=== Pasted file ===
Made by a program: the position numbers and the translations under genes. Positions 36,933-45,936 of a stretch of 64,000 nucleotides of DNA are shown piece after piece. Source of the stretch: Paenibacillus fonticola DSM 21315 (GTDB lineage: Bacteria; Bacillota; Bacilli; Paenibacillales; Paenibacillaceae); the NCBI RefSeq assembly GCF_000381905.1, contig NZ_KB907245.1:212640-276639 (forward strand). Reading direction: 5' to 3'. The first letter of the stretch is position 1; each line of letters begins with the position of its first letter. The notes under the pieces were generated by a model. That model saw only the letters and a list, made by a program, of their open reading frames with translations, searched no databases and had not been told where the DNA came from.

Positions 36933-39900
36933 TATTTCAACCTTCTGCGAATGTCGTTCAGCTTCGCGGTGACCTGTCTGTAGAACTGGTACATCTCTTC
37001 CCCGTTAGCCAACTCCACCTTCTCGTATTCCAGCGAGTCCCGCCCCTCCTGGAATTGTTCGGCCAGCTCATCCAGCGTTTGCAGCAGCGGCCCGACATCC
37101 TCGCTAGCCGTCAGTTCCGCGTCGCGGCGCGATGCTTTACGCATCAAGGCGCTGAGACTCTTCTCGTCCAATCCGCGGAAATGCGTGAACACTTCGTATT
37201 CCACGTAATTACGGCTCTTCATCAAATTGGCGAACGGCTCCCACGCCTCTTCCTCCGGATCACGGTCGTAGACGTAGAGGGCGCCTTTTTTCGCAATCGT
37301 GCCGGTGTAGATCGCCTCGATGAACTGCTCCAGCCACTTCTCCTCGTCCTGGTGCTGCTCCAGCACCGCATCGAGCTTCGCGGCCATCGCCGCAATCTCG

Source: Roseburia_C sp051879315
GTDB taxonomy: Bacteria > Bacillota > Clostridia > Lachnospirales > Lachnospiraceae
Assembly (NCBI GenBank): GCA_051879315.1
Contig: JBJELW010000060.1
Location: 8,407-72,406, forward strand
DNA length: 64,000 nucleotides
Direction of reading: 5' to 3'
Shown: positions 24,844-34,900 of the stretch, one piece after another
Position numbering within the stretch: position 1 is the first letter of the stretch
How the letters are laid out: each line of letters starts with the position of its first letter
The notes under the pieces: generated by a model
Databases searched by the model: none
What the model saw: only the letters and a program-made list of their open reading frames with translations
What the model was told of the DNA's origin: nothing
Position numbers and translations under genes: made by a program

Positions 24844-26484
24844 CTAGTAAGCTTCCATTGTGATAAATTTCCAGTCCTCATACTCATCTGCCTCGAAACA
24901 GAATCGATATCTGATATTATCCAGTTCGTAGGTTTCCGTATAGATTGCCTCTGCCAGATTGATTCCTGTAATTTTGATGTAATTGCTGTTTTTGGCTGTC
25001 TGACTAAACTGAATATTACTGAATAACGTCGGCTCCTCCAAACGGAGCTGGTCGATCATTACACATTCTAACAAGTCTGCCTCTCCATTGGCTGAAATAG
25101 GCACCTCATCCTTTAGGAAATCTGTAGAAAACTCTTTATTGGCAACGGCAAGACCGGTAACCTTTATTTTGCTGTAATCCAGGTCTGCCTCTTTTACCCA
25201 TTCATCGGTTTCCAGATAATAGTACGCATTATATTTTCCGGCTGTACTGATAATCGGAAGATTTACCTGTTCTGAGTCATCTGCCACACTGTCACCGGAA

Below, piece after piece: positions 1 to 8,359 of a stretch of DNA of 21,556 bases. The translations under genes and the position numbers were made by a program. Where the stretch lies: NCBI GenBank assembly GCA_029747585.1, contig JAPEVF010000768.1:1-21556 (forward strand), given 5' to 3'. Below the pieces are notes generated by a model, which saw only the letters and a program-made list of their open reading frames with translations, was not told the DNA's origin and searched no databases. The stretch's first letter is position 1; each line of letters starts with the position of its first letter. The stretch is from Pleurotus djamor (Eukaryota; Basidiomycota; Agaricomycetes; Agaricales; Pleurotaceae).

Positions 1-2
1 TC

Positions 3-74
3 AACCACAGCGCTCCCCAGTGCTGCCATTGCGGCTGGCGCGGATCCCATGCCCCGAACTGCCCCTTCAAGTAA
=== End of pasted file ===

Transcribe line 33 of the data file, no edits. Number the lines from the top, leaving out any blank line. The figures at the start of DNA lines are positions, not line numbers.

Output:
3 AACCACAGCGCTCCCCAGTGCTGCCATTGCGGCTGGCGCGGATCCCATGCCCCGAACTGCCCCTTCAAGTAA